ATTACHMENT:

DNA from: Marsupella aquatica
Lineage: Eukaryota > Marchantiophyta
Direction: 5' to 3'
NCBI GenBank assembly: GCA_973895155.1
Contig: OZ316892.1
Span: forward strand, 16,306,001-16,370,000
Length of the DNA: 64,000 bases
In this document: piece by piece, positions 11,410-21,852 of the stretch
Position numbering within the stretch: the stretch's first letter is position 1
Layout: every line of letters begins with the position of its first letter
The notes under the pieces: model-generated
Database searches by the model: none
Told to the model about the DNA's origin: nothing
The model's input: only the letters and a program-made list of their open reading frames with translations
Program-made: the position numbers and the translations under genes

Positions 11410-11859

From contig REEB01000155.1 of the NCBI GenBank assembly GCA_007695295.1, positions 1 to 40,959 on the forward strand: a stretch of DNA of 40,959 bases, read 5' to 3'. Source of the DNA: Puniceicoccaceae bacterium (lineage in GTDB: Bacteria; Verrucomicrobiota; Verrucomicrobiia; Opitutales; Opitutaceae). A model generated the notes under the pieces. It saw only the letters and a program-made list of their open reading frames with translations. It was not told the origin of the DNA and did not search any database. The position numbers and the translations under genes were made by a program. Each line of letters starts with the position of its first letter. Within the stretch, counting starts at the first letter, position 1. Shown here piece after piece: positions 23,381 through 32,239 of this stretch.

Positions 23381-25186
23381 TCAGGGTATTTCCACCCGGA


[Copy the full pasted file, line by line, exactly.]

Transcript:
DNA from: Marsupella aquatica
Lineage: Eukaryota > Marchantiophyta
Direction: 5' to 3'
NCBI GenBank assembly: GCA_973895155.1
Contig: OZ316892.1
Span: forward strand, 16,306,001-16,370,000
Length of the DNA: 64,000 bases
In this document: piece by piece, positions 11,410-21,852 of the stretch
Position numbering within the stretch: the stretch's first letter is position 1
Layout: every line of letters begins with the position of its first letter
The notes under the pieces: model-generated
Database searches by the model: none
Told to the model about the DNA's origin: nothing
The model's input: only the letters and a program-made list of their open reading frames with translations
Program-made: the position numbers and the translations under genes

Positions 11410-11859

From contig REEB01000155.1 of the NCBI GenBank assembly GCA_007695295.1, positions 1 to 40,959 on the forward strand: a stretch of DNA of 40,959 bases, read 5' to 3'. Source of the DNA: Puniceicoccaceae bacterium (lineage in GTDB: Bacteria; Verrucomicrobiota; Verrucomicrobiia; Opitutales; Opitutaceae). A model generated the notes under the pieces. It saw only the letters and a program-made list of their open reading frames with translations. It was not told the origin of the DNA and did not search any database. The position numbers and the translations under genes were made by a program. Each line of letters starts with the position of its first letter. Within the stretch, counting starts at the first letter, position 1. Shown here piece after piece: positions 23,381 through 32,239 of this stretch.

Positions 23381-25186
23381 TCAGGGTATTTCCACCCGGA